Pub Date: April 1, 1999

ISBN: 0-671-02578-3

Page Count: 320

Publisher: Pocket

Review Posted Online: May 20, 2010

Kirkus Reviews Issue: Feb. 1, 1999

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Unrelenting gloom relieved only occasionally by wrenching trauma; somehow, though, Hannah’s storytelling chops keep the...

FLY AWAY

Hannah’s sequel to Firefly Lane (2008) demonstrates that those who ignore family history are often condemned to repeat it.

When we last left Kate and Tully, the best friends portrayed in Firefly Lane, the friendship was on rocky ground. Now Kate has died of cancer, and Tully, whose once-stellar TV talk show career is in free fall, is wracked with guilt over her failure to be there for Kate until her very last days. Kate’s death has cemented the distrust between her husband, Johnny, and daughter Marah, who expresses her grief by cutting herself and dropping out of college to hang out with goth poet Paxton. Told mostly in flashbacks by Tully, Johnny, Marah and Tully’s long-estranged mother, Dorothy, aka Cloud, the story piles up disasters like the derailment of a high-speed train. Increasingly addicted to prescription sedatives and alcohol, Tully crashes her car and now hovers near death, attended by Kate’s spirit, as the other characters gather to see what their shortsightedness has wrought. We learn that Tully had tried to parent Marah after her father no longer could. Her hard-drinking decline was triggered by Johnny’s anger at her for keeping Marah and Paxton’s liaison secret. Johnny realizes that he only exacerbated Marah’s depression by uprooting the family from their Seattle home. Unexpectedly, Cloud, who rebuffed Tully’s every attempt to reconcile, also appears at her daughter’s bedside. Sixty-nine years old and finally sober, Cloud details for the first time the abusive childhood, complete with commitments to mental hospitals and electroshock treatments, that led to her life as a junkie lowlife and punching bag for trailer-trash men. Although powerful, Cloud’s largely peripheral story deflects focus away from the main conflict, as if Hannah was loath to tackle the intractable thicket in which she mired her main characters.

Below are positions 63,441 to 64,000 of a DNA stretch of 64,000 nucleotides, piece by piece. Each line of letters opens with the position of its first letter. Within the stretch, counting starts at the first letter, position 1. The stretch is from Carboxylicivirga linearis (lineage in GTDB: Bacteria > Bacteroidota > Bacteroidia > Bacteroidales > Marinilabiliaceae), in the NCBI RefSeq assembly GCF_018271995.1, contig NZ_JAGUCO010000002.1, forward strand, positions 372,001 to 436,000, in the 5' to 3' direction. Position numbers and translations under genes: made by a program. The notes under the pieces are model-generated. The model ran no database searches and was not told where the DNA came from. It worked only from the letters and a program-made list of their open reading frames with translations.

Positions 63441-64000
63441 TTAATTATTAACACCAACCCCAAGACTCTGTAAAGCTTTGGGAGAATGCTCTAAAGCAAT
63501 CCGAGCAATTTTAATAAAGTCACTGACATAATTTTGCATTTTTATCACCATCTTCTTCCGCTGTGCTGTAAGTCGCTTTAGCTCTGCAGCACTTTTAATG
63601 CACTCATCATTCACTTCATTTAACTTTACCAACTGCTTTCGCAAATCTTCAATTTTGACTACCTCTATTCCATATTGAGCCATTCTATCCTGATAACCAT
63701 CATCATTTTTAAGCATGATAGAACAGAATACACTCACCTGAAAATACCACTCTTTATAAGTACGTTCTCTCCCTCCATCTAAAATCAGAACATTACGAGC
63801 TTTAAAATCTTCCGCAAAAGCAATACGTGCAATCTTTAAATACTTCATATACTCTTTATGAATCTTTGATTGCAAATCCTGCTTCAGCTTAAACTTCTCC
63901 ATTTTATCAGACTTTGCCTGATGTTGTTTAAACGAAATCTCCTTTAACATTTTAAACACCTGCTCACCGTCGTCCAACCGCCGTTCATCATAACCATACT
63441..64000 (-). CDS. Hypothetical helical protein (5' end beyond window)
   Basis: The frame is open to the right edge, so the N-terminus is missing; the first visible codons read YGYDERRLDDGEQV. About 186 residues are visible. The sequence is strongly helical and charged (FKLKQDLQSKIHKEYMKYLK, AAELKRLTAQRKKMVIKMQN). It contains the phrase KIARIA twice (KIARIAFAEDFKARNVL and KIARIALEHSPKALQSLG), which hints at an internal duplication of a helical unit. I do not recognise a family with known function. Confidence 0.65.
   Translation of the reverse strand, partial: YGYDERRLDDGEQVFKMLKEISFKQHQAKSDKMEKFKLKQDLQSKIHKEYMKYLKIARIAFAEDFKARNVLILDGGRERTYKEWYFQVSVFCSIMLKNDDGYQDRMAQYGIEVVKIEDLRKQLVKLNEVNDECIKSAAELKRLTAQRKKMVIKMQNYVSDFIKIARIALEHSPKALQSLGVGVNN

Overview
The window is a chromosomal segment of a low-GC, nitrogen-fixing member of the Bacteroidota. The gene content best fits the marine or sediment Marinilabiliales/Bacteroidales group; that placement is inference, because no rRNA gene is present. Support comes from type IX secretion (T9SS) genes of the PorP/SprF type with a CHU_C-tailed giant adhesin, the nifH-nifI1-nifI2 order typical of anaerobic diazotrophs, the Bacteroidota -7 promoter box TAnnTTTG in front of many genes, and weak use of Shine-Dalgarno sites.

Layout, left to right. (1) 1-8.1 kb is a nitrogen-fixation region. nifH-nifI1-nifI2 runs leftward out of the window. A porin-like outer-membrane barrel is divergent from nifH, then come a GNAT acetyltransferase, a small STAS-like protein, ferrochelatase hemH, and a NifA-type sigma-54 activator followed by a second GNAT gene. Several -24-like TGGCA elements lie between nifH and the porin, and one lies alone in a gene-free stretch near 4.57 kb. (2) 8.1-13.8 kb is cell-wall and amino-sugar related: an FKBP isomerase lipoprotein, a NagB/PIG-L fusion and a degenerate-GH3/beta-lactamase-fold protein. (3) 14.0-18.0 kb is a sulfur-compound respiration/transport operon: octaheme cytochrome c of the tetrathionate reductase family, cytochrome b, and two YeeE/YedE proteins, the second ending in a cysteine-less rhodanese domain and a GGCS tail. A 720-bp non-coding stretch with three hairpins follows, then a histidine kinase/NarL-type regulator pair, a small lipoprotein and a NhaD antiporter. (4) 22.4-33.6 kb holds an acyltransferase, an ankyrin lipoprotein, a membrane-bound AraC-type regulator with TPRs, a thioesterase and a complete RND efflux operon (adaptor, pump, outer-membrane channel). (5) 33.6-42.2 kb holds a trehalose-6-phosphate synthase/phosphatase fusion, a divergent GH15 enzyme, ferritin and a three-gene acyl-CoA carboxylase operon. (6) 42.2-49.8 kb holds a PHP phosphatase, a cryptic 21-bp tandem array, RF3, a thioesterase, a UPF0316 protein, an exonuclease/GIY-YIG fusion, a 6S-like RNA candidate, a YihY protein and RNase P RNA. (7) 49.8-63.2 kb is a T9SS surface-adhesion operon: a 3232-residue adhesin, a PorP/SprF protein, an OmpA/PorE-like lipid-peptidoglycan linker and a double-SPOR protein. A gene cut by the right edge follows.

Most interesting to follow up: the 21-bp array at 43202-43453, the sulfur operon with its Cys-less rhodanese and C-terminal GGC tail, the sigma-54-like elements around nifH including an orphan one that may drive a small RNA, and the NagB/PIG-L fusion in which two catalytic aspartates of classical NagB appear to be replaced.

Unrelenting gloom relieved only occasionally by wrenching trauma; somehow, though, Hannah’s storytelling chops keep the pages turning even as readers begin to resent being drawn into this masochistic morass.

Pub Date: April 23, 2013

ISBN: 978-0-312-57721-6

Page Count: 416

Publisher: St. Martin's

Review Posted Online: Feb. 18, 2013

Kirkus Reviews Issue: March 1, 2013